What is a Food Addiction?
By: Elizabeth Clements
We all know that substances can become addictive, but what about food? The answer is yes, food can be addictive. Foods that are high in fats, sugars, and carbohydrates are typically associated with addictive components due to their taste. Food addiction shares commonalities with other addictions such as the compulsion to eat even when the person does not want to. People who suffer from food addiction cannot control themselves and repeatedly eat large portions of unhealthy food. Just like substance addiction, people with a food addiction know that their compulsions may cause physical and psychological harm.
People who suffer from a food addiction might experience the need to eat alone because they do not want others to see them eat. Sometimes food is used to fill emotional needs such as sadness. A person that has a food addiction might eat until they make themselves physically ill, especially when they are eating a craved food. They might also eat a normal meal and not feel satisfied until they eat the food they were craving despite being full from the meal. People with a food addiction often feel shameful and guilty over the lack of self-control over foods being eaten which may trigger purging responses such as vomiting or compulsive exercise.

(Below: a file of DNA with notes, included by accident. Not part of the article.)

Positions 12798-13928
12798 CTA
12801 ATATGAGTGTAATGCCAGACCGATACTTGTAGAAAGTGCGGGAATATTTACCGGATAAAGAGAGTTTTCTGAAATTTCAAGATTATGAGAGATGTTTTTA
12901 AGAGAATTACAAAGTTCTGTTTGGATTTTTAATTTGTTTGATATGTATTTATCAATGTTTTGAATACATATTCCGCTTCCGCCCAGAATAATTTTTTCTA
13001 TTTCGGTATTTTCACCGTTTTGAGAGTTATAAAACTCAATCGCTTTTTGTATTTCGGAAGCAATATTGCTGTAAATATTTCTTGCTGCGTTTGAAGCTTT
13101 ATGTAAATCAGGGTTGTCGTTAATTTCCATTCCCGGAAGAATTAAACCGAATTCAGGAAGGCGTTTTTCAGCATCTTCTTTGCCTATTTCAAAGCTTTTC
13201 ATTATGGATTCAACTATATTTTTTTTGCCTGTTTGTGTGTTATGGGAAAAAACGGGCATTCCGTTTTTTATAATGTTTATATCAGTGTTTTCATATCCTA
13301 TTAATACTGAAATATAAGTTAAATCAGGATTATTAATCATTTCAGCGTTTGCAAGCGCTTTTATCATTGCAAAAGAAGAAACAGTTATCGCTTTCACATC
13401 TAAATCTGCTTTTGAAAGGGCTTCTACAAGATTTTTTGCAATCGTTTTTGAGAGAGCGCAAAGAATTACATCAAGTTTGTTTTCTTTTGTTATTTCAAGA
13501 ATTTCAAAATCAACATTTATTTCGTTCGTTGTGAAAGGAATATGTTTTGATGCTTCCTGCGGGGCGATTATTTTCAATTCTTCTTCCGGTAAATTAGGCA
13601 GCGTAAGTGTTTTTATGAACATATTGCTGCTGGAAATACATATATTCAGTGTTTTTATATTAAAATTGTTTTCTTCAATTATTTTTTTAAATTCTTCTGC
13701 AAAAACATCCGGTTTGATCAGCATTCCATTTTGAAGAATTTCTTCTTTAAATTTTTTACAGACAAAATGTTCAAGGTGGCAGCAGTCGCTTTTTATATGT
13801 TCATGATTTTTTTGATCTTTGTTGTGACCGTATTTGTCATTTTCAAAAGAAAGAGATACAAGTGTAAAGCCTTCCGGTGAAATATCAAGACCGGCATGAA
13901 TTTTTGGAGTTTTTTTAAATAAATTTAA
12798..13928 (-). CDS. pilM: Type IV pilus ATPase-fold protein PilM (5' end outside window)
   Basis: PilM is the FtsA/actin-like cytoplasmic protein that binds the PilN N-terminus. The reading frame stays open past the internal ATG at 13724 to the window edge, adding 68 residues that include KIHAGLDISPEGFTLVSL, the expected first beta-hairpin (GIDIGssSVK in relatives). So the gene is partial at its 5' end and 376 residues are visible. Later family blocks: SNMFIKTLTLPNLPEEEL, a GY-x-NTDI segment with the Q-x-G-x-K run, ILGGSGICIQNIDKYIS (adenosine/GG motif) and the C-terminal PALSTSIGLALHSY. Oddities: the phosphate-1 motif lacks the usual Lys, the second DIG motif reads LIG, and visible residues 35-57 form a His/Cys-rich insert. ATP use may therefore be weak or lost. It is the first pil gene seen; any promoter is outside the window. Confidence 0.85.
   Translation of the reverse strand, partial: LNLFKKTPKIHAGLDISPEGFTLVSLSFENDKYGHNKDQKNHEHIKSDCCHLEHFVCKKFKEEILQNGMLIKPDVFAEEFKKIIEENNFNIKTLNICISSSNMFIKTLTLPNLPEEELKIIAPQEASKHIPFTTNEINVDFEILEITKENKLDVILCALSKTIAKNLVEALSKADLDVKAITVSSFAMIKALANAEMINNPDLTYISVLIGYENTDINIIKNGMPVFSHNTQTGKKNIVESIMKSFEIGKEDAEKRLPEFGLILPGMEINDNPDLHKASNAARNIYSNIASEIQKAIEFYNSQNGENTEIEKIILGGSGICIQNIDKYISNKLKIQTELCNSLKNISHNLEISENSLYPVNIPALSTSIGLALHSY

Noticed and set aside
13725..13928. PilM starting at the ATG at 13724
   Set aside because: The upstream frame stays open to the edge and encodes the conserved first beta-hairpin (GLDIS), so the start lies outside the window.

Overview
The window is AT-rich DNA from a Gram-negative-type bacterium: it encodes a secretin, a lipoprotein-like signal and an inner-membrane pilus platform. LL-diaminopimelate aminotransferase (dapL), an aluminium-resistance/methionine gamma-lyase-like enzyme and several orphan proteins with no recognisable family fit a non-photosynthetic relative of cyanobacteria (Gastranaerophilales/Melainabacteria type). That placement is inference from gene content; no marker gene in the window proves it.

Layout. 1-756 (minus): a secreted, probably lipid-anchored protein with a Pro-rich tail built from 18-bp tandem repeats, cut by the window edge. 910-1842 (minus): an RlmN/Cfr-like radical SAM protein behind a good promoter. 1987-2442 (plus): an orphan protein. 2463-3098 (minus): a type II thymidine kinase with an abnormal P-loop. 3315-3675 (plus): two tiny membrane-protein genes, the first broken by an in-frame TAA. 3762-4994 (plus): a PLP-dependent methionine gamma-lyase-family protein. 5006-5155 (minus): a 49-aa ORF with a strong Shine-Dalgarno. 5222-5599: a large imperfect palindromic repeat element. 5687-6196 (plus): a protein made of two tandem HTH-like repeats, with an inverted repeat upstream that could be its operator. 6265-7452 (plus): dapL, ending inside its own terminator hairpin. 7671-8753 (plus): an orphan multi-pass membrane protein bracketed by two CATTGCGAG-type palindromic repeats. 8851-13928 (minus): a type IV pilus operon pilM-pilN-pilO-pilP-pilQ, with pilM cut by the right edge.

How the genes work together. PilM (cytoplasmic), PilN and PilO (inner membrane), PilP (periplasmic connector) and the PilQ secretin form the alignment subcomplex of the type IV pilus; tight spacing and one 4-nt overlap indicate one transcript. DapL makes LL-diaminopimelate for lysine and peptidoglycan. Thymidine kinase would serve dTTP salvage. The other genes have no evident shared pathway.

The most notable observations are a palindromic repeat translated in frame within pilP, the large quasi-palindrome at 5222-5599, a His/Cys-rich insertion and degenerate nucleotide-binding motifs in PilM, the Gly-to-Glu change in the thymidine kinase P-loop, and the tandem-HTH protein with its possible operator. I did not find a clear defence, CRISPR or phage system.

Some studies suggest that food often activates the reward chemicals in the brain the same way that alcohol or cocaine does. Foods high in sugar and fats override the feelings of fullness aiding in overeating. Like substances, people with a food addiction can develop a tolerance to foods highly consumed leaving them unsatisfied and prompted to eat more. Food addiction leaves a person feeling they have lost control over their eating habits.
If these symptoms sound familiar to you it is important to recognize that you might be suffering from a food addiction. The good news is that there is hope to overcome food addiction. If you would like to discuss your eating habits, please reach out to Samaritan Counseling, Michigan City Indiana (219.879.3283), and connect with a professional.